• Janna Barber

A Sacred Quarantine

I sat in a room with the four white walls, pristine painted pews, and a

cushion on the benchworn through, but still padded enough for

comfort—and watched people moving up the aisle, one after

the other, to stand before the rector.


“Remember that you are dust,” he told them, stirring oily ashes inside

a clay goblet. “And to dust you will return,” he said, crossing each forehead with a sign.


Yes, there goes another one, I thought, as a woman in soft brown stockings

and pale cotton khakis walked back to her seat.

Oh, no! He has it too, I startled, as a handsome young man brushed

aside shiny black hair, revealing a charcoal smudge.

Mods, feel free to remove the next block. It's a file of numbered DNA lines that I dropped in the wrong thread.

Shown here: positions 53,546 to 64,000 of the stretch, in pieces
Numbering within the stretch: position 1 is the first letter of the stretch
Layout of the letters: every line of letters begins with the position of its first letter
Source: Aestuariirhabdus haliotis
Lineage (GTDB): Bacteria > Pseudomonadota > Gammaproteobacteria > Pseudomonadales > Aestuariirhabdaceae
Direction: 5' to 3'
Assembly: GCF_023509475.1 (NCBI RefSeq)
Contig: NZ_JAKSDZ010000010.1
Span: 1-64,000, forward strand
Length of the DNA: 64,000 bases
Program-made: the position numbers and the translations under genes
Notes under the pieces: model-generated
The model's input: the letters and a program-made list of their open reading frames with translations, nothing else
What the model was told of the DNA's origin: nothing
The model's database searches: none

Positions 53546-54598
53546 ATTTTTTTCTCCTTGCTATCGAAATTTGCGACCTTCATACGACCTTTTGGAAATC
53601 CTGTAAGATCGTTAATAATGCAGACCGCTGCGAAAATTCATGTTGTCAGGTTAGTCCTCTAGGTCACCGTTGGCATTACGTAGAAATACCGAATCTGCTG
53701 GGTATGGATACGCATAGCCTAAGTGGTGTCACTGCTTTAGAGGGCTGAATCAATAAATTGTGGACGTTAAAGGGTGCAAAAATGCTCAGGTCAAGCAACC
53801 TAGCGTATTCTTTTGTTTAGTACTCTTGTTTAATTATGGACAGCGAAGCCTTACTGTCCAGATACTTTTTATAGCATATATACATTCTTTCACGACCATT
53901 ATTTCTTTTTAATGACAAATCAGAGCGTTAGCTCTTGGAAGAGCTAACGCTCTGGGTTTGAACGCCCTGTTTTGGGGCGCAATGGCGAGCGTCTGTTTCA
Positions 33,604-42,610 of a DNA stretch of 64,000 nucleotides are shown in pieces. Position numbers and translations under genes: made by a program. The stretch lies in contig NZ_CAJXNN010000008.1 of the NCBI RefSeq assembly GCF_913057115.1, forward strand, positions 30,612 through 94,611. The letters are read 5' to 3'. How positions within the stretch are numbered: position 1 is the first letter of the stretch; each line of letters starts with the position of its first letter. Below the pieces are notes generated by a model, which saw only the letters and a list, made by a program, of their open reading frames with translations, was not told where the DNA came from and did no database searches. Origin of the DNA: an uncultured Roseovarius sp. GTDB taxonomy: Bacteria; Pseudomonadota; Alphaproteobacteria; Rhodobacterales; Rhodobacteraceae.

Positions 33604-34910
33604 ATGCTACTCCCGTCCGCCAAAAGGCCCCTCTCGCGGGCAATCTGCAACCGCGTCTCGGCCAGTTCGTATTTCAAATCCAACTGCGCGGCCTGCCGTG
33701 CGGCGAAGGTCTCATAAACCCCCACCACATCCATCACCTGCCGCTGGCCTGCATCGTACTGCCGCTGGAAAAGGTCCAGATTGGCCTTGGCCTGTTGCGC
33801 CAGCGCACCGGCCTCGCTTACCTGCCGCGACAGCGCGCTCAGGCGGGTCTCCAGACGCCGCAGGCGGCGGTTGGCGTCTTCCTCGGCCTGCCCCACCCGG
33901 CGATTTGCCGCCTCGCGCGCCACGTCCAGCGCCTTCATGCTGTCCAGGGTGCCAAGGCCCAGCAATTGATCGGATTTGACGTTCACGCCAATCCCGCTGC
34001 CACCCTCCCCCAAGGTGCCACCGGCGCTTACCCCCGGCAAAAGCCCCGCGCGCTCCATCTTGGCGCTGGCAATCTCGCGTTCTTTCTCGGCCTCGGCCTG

It seemed as though every person in the building, every heart left

beating in that bright sanctuary, was dying of this sickness, called

humanity.


Even I will go into the ground someday, I reminded myself,

examining the patients around me; but I didn’t believe it. Not really

that is. Not until I looked into those priestly eyes myself, and felt the

slow, earthen movement of his warm and dirty thumb.

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